Great crystal clear image in full uniform. Please see pictures for details. Alfred Stratton Damaged by War. One of the most photographed soldiers of the Civil War era is an individual that most people have never heard of before. He was not a general, a colonel, or even a captain, he was a mere private when his world drastically changed.
The story of Alfred A. Alfred Stratton was born in 1844 in Chautauqua County, New York.Before enlisting in Ellicott, New York, on August 19, 1863, the 18 year old worked as a blacksmith. He joined Company G of the 147th New York Infantry as a substitute for a drafted man who did not wish to serve.
Stratton was fortunate to miss the fighting that the 147th experienced at Gettysburg the month before he enlisted, but he endured his fair share of combat in the vicious Overland Campaign during the spring and summer of 1864. The 147th New York was part of Maj.Warrens V Corps of the Army of the Potomac. The V Corps saw some of the most severe fighting at the battles of the Wilderness, Spotsylvania Courthouse, and Cold Harbor as the Union maneuvered toward Richmond. The V Corps and the 147th also participated in the early fighting at Petersburg when Grant decided to make the Cockade City the focus of his attention. During the June 18, 1864 attacks on the Petersburg defenses, Strattons arms were both shattered by a Confederate solid shot cannon ball. The horrific injury required the immediate mid-humerus amputation of his arms. Sent to recover in an Alexandria, Virginia hospital, Stratton received a promotion to sergeant and obtained an official disability discharge on October 3, 1864. At least ten different images of Stratton show the damage the war inflicted upon his body. Eight of those photographs are among those in the collections of Pamplin Historical Park and the National Museum of the Civil War Soldier. After the war Stratton relocated to Brooklyn New York, where he married Julia Elizabeth Johnson in 1865. Alfred and Julia had three children (two survived to adulthood) and he served at the Washington Street Episcopal Church. He later became rector of the Epiphany Episcopal Church in Washington DC.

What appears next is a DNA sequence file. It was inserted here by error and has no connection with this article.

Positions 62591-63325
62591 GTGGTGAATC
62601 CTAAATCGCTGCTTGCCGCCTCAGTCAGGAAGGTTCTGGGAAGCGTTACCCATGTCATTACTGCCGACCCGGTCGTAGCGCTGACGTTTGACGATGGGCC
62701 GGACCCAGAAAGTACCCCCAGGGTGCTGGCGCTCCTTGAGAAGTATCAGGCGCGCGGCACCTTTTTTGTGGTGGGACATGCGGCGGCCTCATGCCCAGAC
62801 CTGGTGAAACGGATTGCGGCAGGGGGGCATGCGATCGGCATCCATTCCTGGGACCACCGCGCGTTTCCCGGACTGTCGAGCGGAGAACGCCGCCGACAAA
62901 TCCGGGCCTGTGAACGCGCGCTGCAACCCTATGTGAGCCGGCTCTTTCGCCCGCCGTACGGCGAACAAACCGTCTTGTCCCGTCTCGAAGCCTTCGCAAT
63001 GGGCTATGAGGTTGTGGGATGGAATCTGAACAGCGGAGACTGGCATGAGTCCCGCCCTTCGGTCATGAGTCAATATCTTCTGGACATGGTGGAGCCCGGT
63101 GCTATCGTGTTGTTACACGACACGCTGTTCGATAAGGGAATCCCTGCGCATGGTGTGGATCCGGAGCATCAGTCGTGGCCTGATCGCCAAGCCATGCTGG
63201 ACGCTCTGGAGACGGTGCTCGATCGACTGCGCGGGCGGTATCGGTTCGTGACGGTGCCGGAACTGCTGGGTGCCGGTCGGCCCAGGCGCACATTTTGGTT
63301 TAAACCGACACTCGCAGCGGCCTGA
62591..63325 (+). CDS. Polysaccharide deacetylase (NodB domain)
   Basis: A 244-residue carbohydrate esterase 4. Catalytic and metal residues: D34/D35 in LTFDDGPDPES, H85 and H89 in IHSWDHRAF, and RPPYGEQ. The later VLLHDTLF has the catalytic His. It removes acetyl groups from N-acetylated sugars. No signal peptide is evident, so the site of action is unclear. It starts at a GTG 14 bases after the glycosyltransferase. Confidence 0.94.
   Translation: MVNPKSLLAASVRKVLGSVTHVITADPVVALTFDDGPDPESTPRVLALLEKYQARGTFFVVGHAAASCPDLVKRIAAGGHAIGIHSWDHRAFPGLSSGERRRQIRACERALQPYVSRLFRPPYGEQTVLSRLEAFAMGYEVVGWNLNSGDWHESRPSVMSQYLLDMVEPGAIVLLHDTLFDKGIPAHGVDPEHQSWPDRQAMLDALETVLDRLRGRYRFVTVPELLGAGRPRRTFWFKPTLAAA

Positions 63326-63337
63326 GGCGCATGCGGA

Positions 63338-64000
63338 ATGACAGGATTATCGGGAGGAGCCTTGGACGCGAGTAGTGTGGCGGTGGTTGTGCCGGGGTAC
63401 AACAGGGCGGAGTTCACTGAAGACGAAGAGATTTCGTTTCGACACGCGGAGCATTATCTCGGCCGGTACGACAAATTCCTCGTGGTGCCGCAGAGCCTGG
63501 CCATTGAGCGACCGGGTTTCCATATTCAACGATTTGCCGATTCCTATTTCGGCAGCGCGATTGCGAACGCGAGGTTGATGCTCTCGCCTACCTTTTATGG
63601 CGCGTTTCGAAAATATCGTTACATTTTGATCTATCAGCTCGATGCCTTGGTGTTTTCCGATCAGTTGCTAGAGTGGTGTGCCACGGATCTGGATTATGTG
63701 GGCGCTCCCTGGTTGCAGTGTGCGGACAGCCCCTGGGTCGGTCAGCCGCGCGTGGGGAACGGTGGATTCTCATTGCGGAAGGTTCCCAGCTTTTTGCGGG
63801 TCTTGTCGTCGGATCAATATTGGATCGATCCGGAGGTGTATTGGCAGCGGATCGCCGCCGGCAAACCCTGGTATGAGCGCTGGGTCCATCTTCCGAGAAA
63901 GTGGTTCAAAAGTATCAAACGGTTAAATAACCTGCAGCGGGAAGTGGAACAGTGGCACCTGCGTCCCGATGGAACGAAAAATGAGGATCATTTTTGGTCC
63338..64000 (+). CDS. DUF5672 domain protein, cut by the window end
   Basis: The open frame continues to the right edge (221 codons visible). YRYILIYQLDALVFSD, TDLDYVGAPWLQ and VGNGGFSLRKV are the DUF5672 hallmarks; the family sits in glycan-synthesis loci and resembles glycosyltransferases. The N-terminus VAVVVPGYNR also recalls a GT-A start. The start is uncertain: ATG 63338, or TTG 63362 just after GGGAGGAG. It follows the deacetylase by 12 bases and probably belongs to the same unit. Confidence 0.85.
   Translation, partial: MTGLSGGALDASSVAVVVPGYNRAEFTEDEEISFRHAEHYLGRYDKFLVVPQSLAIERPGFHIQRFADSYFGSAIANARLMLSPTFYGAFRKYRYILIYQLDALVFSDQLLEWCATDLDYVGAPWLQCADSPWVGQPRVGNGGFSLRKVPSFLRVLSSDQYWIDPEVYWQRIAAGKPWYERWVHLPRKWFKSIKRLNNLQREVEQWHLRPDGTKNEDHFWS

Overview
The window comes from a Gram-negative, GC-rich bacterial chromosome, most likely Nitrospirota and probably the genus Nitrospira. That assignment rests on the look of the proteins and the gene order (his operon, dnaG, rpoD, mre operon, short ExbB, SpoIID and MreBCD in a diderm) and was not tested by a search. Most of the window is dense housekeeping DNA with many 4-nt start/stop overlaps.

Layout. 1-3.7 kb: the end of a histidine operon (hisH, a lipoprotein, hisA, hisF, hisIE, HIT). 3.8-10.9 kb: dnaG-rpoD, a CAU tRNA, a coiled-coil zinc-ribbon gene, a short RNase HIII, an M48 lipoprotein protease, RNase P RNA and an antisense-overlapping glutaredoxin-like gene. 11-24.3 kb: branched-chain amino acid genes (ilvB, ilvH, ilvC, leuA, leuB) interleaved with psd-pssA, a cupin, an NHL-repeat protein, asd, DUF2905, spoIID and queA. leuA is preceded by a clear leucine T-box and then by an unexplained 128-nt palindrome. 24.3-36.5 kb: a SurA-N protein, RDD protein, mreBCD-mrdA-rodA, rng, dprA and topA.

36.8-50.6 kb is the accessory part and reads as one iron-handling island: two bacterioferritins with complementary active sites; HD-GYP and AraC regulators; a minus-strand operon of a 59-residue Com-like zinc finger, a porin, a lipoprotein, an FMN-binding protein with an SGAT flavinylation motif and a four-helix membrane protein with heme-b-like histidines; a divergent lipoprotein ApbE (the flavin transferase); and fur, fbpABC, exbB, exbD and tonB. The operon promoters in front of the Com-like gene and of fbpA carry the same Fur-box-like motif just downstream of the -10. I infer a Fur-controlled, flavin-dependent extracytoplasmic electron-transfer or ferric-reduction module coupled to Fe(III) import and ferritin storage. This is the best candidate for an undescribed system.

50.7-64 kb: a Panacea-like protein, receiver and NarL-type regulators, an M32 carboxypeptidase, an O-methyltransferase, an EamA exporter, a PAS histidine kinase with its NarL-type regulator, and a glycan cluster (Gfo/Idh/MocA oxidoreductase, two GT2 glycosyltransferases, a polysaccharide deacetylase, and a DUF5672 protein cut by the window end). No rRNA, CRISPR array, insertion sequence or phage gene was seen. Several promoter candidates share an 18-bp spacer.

Stratton died in 1874 at age 29 and rests in peace at Washingtons Mount Olivet Cemetery. The item "Civil War-original cdv Private Alfred A. G 147th New York Mint" is in sale since Tuesday, September 15, 2020.This item is in the category "Collectibles\Photographic Images\Vintage & Antique (Pre-1940)\CDVs". The seller is "bailcomish52" and is located in Plainville, Connecticut.
This item can be shipped to United States.